Hook and spine-inspired structures have been a rich and general source of bioinspiration for attachment strategies e.g., (Gorb, 2008; Voigt et al., 2012; Gallenmuller et al., 2015). Grappling devices for climbing plant-inspired robotic devices have already been implemented in continuum robotic artifacts that can grapple onto supports (Wooten and Walker, 2018) and help anchor the device and support it for its continued searching and functioning. The notion of bracing in robotics (Book et al., 1984; Walker, 2015) has probably been played out many times in the diversification of climbing plants at variable scales of organization. Mechanisms that promote “early adherence” and “steadying” of adjacent structures before more solid attachment are probably common in climbing plants and are probably of great importance especially in perturbed environments. Darwin commented on the probable “early” attachment of small radius twining stems that were efficient in windy conditions for a twining species (Darwin, 1867; Gianoli, 2015). Even much smaller -scale adhesion mechanisms probably entail multi-step mechanisms, for example in highly specialized sticky pads of Parthenocissus tricuspidata (Boston Ivy) where small hook structures probably steady the deployment of sticky pads near their support (Steinbrecher et al., 2011). New technologies may potentially play an important role in mimicking these multi-step mechanisms, which climbing plants use to ensure functionality in unstructured and perturbed environments (Box 1).
Spines of the cactus are forward pointing and in a “folded away” position near the searching apex (Figure 1D. Further below the apex they change in position to become recurved and multi-angled. Technologies now exist for fabricating and modulating artificial hook properties (stiffness) and geometries (angle of curvature) (Fiorello et al., 2018, 2019) using Direct Laser Lithography (DLL), micro molding of PDSM, among others, and incorporated nano particle actuation. Such possibilities might be feasible for “pre-formed” spine attachment on robotic bodies. Based on our observations of Selenicereus such technologies might be useful for deploying hook-like structures so as to avoid snagging on to obstacles during extensional growth and be deployed following extension and in the vicinity of supports (Wooten and Walker, 2018). This kind of hook movement prior to deployment for attachment is known in other climbing plants such as the highly effective acanthophylls (modified hook-like leaflets) in the climbing palms (Isnard and Rowe, 2008).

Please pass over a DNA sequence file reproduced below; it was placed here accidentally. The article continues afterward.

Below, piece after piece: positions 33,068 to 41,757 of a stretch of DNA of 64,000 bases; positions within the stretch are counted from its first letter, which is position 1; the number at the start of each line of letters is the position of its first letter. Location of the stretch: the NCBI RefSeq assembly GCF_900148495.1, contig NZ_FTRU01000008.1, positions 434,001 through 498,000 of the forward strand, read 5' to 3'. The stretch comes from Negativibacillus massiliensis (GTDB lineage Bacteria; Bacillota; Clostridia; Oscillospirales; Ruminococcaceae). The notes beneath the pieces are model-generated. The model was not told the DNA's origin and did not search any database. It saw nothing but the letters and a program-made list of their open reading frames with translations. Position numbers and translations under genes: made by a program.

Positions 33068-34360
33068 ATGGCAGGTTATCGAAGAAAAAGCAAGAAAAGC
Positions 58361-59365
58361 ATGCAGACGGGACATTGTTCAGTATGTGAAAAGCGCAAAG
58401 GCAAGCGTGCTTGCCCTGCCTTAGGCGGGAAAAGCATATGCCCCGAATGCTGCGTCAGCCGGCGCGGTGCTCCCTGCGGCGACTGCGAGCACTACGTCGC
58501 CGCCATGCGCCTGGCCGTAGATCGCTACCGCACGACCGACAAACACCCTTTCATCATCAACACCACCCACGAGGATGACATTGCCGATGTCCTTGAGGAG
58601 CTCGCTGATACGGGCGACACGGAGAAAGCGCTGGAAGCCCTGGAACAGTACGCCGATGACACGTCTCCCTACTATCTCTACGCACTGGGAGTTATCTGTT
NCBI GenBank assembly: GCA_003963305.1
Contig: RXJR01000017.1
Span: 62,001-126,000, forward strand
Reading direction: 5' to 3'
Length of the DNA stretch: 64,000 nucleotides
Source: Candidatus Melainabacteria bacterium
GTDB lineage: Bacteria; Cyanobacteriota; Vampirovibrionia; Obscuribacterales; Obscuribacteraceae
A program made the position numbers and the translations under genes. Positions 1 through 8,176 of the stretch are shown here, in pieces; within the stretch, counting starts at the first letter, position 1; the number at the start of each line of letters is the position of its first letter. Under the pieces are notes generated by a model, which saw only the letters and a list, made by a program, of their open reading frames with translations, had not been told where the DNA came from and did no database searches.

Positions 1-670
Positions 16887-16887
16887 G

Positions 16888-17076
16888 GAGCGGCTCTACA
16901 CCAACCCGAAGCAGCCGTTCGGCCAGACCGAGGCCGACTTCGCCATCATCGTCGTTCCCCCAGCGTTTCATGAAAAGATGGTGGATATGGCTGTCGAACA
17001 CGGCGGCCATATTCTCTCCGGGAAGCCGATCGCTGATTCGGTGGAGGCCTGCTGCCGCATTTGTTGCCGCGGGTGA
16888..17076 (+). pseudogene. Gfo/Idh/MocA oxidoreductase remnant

The root adhesion system in Selenicereus follows initial hook attachment and firmly anchors segments of stem to a range of support substrates. Root attaching mechanisms are well described for English ivy and also entail a multi-step mechanism of passive and active processes at the micro to nano scale (Melzer et al., 2010, 2012). To our knowledge, as yet there is no published account of “growth-like” technologies that could mimic this kind of attachment in either apical additive engineering growth artifacts or pre-formed, telescoping/everting and continuum technologies.
In Selenicereus the apex “decides” which stem geometry and which tissue properties are best adapted for the requirements at the apex. It also produces hooks in a “pre-deployed” geometry. As in many climbing plants “second step processes” including secondary radial growth of the wood cylinder and growth of attachment root meristems laterally are crucial for fine-tuning rigidity and deploying strong and stable growth-mediated attachment by roots. These second-step processes are absolutely crucial for maintaining reach, minimizing end-load effects and providing secure and safe rather than risky or temporary attachment when the plant has found a support. A challenge for growing robotic designs will be to integrate multi-step growth and attachment devices along the “grown” part of the artificial stem as in many climbing plants such as the climbing cactus described here. A fascinating breakthrough in climbing plant robotics would be to enable such “secondary growth” and “deployment functions,” either by pre-forming structures that could be actuated during later development (such as the spines here) or embed structure in the additive manufacturing process that can be later triggered and capable of extendable growth for attachment or modifying properties of the stem.